“Across” media source
Posted: 03 April 2014 02:21 AM   [ Ignore ]
Total Posts:  238
Joined  2007-02-15

Over the last few months, perhaps even a year but not much longer, I have heard trailers and adverts on various parts of the BBC Media outlets saying that we viewers/listeners/visitors could follow such and such an event across the BBC.

Example: first para of this article.

The sense is clear: coverage of the event will be found on the radio, the tv and internet site (and any other outlet I have forgotten about?).

Anyone any clue about when this usage came about? Is it a BBC-ism? Or was it first used by American media? Any info welcome!

[ Edited: 03 April 2014 02:23 AM by BlackGrey ]
Posted: 03 April 2014 09:12 AM   [ Ignore ]   [ # 1 ]
Total Posts:  1509
Joined  2007-03-21

It would be hard to pinpoint an exact duplicate of such a use in the States since we don’t have a unified broadcasting system like the BBC. We have NPR for radio, PBS for tv. And even these have recently been split up into tiny bits on the public side.

But we often speak of “across the United States” when speaking of some sort of ubiquity or other.

This sort of usage about the retirement of Mike Wallace, is possible and doesn’t stand out as odd,

While Wallace contributed in multiple ways across the CBS network, he was best known for his tough approach to interviews on "60 Minutes,"

Posted: 04 April 2014 03:42 AM   [ Ignore ]   [ # 2 ]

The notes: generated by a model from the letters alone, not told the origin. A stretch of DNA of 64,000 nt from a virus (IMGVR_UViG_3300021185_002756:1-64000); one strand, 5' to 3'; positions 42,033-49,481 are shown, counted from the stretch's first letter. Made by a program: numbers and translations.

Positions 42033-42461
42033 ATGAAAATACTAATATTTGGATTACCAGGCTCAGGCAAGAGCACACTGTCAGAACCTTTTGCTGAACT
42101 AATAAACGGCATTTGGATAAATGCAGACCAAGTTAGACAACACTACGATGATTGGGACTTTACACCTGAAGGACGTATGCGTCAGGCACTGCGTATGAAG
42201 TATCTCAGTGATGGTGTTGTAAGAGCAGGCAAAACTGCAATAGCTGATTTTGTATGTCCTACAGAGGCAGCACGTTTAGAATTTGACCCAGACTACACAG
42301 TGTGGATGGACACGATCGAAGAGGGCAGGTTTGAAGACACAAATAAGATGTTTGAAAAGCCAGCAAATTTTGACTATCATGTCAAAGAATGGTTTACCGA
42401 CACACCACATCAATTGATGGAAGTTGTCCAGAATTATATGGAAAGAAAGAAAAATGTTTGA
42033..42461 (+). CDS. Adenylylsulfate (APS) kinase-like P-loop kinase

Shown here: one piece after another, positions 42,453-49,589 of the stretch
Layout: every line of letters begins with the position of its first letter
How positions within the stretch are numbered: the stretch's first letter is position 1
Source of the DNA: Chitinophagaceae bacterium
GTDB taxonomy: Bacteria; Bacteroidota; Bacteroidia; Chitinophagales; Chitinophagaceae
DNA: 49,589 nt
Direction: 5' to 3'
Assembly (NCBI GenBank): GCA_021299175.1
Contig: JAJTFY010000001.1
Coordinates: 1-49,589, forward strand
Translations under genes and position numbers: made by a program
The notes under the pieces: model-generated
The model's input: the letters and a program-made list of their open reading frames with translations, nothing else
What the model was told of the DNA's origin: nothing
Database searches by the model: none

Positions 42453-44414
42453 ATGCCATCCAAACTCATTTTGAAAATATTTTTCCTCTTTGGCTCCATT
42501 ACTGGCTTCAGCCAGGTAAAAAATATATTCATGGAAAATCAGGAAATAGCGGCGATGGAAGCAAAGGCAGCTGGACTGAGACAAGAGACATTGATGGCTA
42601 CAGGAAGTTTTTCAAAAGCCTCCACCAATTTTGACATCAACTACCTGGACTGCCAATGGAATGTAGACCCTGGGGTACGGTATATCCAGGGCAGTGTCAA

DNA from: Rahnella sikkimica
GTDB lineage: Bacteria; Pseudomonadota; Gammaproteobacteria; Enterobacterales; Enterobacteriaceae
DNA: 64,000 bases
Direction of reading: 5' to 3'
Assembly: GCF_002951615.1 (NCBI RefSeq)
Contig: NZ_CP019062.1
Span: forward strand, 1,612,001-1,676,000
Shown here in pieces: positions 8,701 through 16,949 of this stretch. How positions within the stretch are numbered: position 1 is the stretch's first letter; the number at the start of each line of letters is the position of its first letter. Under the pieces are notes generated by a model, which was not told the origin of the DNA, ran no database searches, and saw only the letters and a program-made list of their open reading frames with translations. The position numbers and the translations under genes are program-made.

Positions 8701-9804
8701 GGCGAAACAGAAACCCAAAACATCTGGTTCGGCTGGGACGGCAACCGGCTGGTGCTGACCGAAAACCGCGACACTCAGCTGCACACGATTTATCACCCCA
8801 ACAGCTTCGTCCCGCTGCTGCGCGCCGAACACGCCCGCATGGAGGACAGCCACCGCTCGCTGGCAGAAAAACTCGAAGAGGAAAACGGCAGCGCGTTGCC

Total Posts:  5693
Joined  2007-01-03

True, the US doesn’t have a single dominant broadcaster like the BBC, but there are numerous media entities that span various platforms.

A quick Googling will turn up hundreds of thousands of hits for across being used in just this sense; it’s the preposition of choice. Many, if not most, of the hits have to do with advertising, getting your ad out in many different formats. Cross-platform is also extremely common. My guess would be that the usage is encroaching into content from the business side of the house. The BBC doesn’t do ads, but their business staff lives and breathes the same environment as commercial outlets.

Here’s an example of a Canadian company:

“Blue Ant Media owns and operates 11 media brands including Cottage Life, Travel+Escape, Smithsonian Channel Canada, Oasis and AUX. We create and distribute content ranging from music to travel, style to nature, engaging fans across television, digital, magazines and live events.”